I'm trying to get the eigenfunctions and eigenvalues of the following one-dimensional Schrodinger equation: $$ -\frac{1}{2}\frac{d^2}{dx^2}\psi(x)+V(x)\psi(x)=E\psi(x)\,,$$ where the external potential reads:$$V(x)=2\tanh^2(x/\sqrt{2})\,.$$ Mathematica gives me the following analytical result for the eigenfunctions (I used the method sketched by @Stefen Luttrell in this post):

C[1] LegendreP[1/2 (-1 + Sqrt[17]), Sqrt[2] Sqrt[2 - e], Tanh[x]] + 
C[2] LegendreQ[1/2 (-1 + Sqrt[17]), Sqrt[2] Sqrt[2 - e], Tanh[x]]

and now the problem is to find the correct values for the coefficients $C[1]$ and $C[2]$. I want the wavefunction to vanish for $x\rightarrow \pm \infty$. I tried to use Asymptotic and Series functions, but in all cases Mathematica takes too much time to compute or I cannot get a clue for the coefficients behavior. Any help is greatly appreciated.

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    $\begingroup$ Welcome to Mathematica StackExchange! Have you tried giving it assumptions, e.g. $E<2$? I do get a result, although it looks very complicated: Asymptotic[C[1] LegendreP[1/2 (-1 + Sqrt[17]), Sqrt[2] Sqrt[2 - e], Tanh[x]] + C[2] LegendreQ[1/2 (-1 + Sqrt[17]), Sqrt[2] Sqrt[2 - e], Tanh[x]], x -> ∞, Assumptions -> e < 2 && C[1] ∈ Reals && C[2] ∈ Reals]; Solve[% == 0, {C[1], C[2]}] $\endgroup$
    – Domen
    Commented Aug 15, 2023 at 17:04
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    $\begingroup$ Can we use $\lim_{x \to \pm \infty} \tanh(x) = \pm 1$ to simplify things at all? $\endgroup$
    – ydd
    Commented Aug 15, 2023 at 17:19

1 Answer 1


As pointed out by ydd, instead of looking at $x\to\pm\infty$ it is easier to change variables $y=\tanh(x)$ and look at $y\to\pm1$. So we want to check for which values of $\mu,\nu$ is the expression $c_1 L^\nu_\mu(y)+c_2 Q^\nu_\mu(y)$ finite at $y\to\pm1$, where $\mu=1/2 (-1 + \sqrt{17}), \nu=\sqrt{2(2-E)}$. I'm going to assume that $E<2$ so that $\nu$ is real, I leave it to you to explore other cases.

I use the following code to solve this. I write a and b instead of $\mu,\nu$ to simplify the notation.

First, the divergence at $y\to-1$,

Assuming[y > -1, Series[c1 LegendreP[a, b, y] + c2 LegendreQ[a, b, y], {y, -1, 0}] // Normal // FullSimplify]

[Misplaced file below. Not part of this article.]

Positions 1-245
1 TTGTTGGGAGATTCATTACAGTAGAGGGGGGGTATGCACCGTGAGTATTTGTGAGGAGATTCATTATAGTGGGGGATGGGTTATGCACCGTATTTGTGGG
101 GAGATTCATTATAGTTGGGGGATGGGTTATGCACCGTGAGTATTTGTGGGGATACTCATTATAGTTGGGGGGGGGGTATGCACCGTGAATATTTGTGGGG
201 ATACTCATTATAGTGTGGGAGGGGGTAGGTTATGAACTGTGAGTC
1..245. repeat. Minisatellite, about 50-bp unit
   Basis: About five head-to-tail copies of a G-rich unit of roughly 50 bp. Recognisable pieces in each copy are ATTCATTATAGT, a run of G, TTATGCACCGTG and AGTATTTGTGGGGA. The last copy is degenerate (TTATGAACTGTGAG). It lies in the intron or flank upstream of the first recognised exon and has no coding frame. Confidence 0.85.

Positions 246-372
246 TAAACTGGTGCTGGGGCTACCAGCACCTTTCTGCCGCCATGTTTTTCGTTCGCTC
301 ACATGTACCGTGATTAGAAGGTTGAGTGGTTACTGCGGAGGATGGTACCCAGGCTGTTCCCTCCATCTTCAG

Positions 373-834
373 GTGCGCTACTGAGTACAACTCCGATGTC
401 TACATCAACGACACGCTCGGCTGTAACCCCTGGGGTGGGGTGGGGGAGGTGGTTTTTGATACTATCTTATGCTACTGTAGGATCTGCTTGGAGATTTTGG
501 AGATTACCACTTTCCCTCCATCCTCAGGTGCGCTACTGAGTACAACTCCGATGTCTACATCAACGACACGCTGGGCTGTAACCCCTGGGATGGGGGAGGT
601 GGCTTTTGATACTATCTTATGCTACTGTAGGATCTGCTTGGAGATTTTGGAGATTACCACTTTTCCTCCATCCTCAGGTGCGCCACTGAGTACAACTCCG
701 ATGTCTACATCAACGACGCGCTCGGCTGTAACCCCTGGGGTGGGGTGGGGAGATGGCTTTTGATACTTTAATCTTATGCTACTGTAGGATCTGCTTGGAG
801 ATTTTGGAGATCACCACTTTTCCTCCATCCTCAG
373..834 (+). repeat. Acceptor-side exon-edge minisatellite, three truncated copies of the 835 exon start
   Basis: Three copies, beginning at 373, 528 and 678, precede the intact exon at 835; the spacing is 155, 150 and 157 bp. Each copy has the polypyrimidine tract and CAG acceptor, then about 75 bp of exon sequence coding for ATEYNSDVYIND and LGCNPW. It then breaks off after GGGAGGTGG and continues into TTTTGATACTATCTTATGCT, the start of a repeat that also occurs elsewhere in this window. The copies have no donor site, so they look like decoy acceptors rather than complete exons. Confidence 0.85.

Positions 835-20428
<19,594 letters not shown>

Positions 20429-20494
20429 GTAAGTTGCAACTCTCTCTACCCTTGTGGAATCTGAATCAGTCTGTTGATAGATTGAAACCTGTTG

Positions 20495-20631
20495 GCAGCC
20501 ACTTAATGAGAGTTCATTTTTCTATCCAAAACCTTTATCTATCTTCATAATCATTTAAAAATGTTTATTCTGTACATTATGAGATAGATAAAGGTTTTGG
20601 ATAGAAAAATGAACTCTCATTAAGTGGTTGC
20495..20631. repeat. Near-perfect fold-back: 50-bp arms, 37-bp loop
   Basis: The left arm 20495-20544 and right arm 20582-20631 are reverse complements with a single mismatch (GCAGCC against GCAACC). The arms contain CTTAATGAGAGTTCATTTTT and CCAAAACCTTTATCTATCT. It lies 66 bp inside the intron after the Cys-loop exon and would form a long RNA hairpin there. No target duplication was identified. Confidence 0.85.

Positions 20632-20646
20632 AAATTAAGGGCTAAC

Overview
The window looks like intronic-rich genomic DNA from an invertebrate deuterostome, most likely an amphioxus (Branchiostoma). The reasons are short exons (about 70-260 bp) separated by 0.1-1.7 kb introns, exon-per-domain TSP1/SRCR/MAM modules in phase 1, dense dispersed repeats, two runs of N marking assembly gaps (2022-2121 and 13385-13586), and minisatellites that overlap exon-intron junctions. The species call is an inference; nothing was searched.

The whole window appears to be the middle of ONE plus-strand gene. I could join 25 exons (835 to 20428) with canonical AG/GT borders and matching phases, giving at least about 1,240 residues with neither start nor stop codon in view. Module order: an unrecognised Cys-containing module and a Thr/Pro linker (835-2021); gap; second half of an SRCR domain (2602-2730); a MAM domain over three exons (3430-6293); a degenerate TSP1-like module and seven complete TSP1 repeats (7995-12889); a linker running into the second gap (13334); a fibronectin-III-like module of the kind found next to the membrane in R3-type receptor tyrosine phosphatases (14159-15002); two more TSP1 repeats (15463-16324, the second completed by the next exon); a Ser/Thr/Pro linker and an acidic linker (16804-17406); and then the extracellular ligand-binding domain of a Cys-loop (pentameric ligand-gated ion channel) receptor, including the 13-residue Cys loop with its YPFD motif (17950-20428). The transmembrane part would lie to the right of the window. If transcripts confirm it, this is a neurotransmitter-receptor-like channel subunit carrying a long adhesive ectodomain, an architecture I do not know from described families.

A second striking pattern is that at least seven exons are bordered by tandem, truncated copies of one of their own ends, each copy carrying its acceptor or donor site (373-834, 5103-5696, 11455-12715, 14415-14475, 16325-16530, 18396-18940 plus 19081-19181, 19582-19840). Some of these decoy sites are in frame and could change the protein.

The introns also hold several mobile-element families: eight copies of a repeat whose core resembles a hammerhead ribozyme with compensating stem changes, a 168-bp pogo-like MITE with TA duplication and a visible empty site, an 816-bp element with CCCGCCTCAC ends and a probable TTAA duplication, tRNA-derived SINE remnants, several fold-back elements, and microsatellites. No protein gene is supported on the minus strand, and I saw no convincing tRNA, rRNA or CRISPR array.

I isolate the divergent term and obtain

c1 -> -(1/2) c2 π Cot[a π]

Next, the divergence at $y\to+1$,

Assuming[y < 1, Series[c1 LegendreP[a, b, y] + c2 LegendreQ[a, b, y] /. c1 -> -(1/2) c2 π Cot[a π], {y, 1, 0}] // Normal //   FullSimplify]

Finally, I isolate the divergence and get the condition

Csc[a π] Gamma[b] Sin[(a - b) π] == 0

If you write this in terms of $\mu,\nu$ you get a simple equation for $E$, essentially something like $E_n=1/4 (-1 + \sqrt{17} - 4 n + 4 \sqrt{17} n - 8 n^2)$ where $n$ is an arbitrary integer.

I most likely missed some solutions when performing algebraic manipulations (I was not careful with inverse functions and branch cuts) but you can double check that yourself.

  • $\begingroup$ Thank you very much for you answer! A final question: in the final step (when obtaining an expression for E) one actually gets another solution which reads: $E_n=1/4 (-5 + 3 \sqrt{17} - 12 n + 4 \sqrt{17} n - 8 n^2)$. Why should I discard it? $\endgroup$ Commented Aug 16, 2023 at 8:50
  • $\begingroup$ @Crazydemon92 Perhaps you shouldn't discard it (cf. my last paragraph: I did not pay attention to other solutions; I leave it to you to check whether they are satisfactory solutions or not, which depends on what exactly your goal is). $\endgroup$ Commented Aug 17, 2023 at 14:46
  • $\begingroup$ @Crazydemon92, I am glad to see a clear derivation of the quantum spectrum of bound states. However, this is nothing but the well known spectrum of the Pöschl–Teller potential. Simply note that $\tanh^2(x)=1-\text{sech}^2(x)$. All details needed to find energies and wave functions are already presented in en.wikipedia.org/wiki/Pöschl–Teller_potential $\endgroup$
    – Jam
    Commented Sep 22, 2023 at 1:23

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